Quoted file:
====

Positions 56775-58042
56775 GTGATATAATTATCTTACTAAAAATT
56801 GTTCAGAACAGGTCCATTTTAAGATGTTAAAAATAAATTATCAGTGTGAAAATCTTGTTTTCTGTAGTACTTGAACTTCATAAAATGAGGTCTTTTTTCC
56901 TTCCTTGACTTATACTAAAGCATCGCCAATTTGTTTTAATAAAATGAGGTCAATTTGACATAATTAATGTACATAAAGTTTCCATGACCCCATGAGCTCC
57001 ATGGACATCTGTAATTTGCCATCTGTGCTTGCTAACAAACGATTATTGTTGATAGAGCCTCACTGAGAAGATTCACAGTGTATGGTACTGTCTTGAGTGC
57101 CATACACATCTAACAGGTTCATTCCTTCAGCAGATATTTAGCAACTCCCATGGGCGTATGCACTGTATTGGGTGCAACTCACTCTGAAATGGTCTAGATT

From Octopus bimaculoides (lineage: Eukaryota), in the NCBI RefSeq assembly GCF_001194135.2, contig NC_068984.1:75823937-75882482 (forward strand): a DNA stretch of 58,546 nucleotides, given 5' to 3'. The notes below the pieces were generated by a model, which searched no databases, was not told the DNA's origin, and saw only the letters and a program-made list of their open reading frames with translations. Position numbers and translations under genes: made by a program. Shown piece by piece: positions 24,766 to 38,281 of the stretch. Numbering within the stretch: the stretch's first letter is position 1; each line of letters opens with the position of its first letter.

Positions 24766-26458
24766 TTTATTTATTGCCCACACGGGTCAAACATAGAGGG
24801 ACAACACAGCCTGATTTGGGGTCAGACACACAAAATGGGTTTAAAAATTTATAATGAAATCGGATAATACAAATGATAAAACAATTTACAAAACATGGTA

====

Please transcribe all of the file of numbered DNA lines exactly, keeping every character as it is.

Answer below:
Positions 56775-58042
56775 GTGATATAATTATCTTACTAAAAATT
56801 GTTCAGAACAGGTCCATTTTAAGATGTTAAAAATAAATTATCAGTGTGAAAATCTTGTTTTCTGTAGTACTTGAACTTCATAAAATGAGGTCTTTTTTCC
56901 TTCCTTGACTTATACTAAAGCATCGCCAATTTGTTTTAATAAAATGAGGTCAATTTGACATAATTAATGTACATAAAGTTTCCATGACCCCATGAGCTCC
57001 ATGGACATCTGTAATTTGCCATCTGTGCTTGCTAACAAACGATTATTGTTGATAGAGCCTCACTGAGAAGATTCACAGTGTATGGTACTGTCTTGAGTGC
57101 CATACACATCTAACAGGTTCATTCCTTCAGCAGATATTTAGCAACTCCCATGGGCGTATGCACTGTATTGGGTGCAACTCACTCTGAAATGGTCTAGATT

From Octopus bimaculoides (lineage: Eukaryota), in the NCBI RefSeq assembly GCF_001194135.2, contig NC_068984.1:75823937-75882482 (forward strand): a DNA stretch of 58,546 nucleotides, given 5' to 3'. The notes below the pieces were generated by a model, which searched no databases, was not told the DNA's origin, and saw only the letters and a program-made list of their open reading frames with translations. Position numbers and translations under genes: made by a program. Shown piece by piece: positions 24,766 to 38,281 of the stretch. Numbering within the stretch: the stretch's first letter is position 1; each line of letters opens with the position of its first letter.

Positions 24766-26458
24766 TTTATTTATTGCCCACACGGGTCAAACATAGAGGG
24801 ACAACACAGCCTGATTTGGGGTCAGACACACAAAATGGGTTTAAAAATTTATAATGAAATCGGATAATACAAATGATAAAACAATTTACAAAACATGGTA